10/05/ 2021 - 08/06/ 2021
How do we perceive the format in art? Huge plastic ice cream, huge dogs with balloons, long rolls of painted canvases, or simply enlarged photo portraits painted on buildings around the world are just some of the examples of the dimension of expression being a dominant element in the aesthetics of works of art. The format refers to the size of the object relative to another one and constitutes one of the principles of the organization of structural elements in art.
The Large Format exhibition is an exhibition of works from the museum collection, aimed at the internal architectural solution, which disrupts the original relationship with the space.
Specifically, the Large Format exhibition touches on the spatial solutions of the main hall and concentrates on the space that has long been dedicated to modern concepts related to sculptural solutions. By combining the realization of the plastic element with the wall representations with painting features and ambient views, the exhibition adapts the perception of everything that poses a challenge to the final, visually conceptualized constellations. The authenticity of the large formats had its feature of returning to the peculiarities of the exhibition space offered. He has always been part of the attractive exhibitions that we insist on even at this present moment.
The format in art does not only refer to the size of the work of art but is a relational principle that is usually defined by the relation of the object to the human body or to another object. Relational aesthetics underlie every work of art, and the human body is often the corrective one, which can be debated when it comes to the size of any work. As people are placed at the center of the visible world as the master of the environment, works of art are measured in proportion to the generalized human dimension. They have become defined as large, life-size, miniature, and even gigantic. The format in art is something that is commonly examined and is often an important factor in defining the meaning of any piece of work, particularly in contemporary art.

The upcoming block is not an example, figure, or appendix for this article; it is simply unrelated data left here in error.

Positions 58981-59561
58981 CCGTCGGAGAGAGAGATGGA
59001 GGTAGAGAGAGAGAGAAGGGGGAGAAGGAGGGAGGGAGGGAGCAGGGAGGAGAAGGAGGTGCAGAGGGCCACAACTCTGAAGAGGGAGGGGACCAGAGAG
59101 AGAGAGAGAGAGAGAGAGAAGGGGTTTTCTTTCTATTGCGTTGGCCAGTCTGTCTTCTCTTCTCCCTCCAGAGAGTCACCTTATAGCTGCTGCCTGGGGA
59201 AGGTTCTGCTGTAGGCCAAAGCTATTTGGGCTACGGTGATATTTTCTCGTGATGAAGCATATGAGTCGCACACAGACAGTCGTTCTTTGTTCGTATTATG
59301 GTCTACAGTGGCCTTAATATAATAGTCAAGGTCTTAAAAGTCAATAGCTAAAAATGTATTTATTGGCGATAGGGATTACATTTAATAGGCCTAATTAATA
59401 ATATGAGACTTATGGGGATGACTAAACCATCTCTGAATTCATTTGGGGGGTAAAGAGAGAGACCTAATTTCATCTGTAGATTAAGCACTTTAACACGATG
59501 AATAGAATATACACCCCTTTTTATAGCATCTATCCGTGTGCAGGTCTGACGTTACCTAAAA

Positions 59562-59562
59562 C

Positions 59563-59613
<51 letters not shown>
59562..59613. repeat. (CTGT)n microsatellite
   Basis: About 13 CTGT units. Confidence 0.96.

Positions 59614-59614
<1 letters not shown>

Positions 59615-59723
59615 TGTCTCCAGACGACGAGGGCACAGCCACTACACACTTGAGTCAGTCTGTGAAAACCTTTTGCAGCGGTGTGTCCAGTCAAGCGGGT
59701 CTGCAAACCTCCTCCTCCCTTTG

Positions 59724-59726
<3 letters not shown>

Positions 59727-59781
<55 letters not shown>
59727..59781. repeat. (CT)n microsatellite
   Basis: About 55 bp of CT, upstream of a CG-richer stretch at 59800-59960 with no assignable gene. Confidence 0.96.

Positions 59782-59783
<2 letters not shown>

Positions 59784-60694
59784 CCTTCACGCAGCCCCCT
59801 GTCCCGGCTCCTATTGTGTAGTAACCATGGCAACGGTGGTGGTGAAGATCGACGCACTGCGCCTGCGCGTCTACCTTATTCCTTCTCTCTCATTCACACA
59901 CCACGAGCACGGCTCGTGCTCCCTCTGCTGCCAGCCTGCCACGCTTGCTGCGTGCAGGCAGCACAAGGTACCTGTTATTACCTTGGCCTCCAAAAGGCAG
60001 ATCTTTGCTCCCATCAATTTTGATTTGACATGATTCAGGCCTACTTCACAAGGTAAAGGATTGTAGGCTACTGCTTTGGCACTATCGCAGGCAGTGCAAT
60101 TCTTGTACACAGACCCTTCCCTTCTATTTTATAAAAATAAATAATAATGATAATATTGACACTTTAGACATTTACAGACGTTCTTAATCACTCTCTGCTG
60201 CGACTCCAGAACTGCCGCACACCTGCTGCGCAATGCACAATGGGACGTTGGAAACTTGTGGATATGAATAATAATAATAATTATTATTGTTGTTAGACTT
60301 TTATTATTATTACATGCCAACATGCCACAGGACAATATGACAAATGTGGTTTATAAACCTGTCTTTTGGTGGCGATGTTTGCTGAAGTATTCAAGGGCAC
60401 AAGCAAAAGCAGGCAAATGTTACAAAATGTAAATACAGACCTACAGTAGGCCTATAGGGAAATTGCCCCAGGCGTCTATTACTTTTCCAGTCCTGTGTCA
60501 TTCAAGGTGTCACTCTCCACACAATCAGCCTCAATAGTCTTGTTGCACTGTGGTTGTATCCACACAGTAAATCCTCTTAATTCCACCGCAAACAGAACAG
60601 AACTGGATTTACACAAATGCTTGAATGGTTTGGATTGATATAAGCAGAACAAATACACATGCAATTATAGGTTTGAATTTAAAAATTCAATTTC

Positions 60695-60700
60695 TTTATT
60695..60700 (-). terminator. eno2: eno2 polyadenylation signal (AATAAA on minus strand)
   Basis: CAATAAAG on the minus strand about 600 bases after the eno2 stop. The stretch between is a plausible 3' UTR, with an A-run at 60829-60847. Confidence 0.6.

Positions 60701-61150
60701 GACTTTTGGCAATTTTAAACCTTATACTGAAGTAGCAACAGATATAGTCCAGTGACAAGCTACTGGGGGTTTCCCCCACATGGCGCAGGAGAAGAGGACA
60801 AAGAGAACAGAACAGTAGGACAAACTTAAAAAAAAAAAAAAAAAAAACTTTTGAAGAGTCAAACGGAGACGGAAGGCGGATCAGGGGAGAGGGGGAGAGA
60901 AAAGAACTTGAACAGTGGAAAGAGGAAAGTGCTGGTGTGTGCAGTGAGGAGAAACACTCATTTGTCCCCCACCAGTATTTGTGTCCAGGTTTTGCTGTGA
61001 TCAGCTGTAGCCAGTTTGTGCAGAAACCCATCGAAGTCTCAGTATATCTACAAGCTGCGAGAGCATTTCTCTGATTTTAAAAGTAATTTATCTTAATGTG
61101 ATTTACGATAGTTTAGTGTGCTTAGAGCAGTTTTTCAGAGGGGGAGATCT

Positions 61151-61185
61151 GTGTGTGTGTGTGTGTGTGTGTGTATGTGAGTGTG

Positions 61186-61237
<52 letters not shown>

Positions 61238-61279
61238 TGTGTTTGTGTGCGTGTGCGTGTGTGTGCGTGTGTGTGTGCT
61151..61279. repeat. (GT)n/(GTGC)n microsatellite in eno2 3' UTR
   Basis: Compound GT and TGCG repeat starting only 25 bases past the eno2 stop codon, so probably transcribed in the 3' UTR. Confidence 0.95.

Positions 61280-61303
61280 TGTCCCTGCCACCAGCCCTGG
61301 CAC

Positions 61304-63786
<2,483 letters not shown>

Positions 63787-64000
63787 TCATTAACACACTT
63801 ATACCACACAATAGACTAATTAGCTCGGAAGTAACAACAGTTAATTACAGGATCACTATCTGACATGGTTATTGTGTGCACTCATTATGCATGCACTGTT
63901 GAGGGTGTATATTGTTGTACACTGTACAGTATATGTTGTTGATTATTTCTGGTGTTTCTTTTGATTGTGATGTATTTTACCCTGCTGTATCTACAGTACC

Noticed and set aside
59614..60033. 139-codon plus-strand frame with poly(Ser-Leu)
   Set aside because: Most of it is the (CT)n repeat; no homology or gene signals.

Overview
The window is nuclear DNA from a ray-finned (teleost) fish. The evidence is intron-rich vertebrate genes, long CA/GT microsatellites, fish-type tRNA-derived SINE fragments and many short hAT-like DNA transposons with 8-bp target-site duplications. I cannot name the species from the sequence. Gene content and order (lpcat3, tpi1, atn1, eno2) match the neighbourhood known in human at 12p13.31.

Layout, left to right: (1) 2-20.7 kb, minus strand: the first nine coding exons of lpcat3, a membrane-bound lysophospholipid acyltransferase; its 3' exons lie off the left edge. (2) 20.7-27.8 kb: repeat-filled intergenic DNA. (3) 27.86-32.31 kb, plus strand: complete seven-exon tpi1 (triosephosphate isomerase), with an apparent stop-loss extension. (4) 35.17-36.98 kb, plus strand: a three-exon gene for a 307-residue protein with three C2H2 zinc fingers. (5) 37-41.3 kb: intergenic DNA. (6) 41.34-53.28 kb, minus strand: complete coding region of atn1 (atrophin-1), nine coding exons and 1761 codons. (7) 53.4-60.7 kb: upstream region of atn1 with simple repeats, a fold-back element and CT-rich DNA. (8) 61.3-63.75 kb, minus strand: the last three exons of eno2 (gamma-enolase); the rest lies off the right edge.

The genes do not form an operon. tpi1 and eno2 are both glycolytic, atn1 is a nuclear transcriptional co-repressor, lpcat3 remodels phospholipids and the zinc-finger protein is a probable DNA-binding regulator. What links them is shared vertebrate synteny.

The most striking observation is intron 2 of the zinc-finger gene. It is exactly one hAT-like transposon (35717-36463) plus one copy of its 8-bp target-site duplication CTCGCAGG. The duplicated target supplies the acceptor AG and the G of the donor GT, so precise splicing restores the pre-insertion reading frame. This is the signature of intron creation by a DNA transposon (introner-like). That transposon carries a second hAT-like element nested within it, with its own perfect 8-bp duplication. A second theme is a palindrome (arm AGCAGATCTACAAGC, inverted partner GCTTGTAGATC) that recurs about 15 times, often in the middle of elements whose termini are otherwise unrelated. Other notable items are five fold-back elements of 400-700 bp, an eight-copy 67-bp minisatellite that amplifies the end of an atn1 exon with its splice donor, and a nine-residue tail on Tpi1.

Dimensioning in art challenges the role of the viewer, while – perhaps more than other elements – directing the attention to the relationship between the work and the location or place. It is one of the key aspects of art that affects the reception of any work as a true work of art.
Curated by: Blagoja Varoshanec and Marika Bochvarova Plavevska
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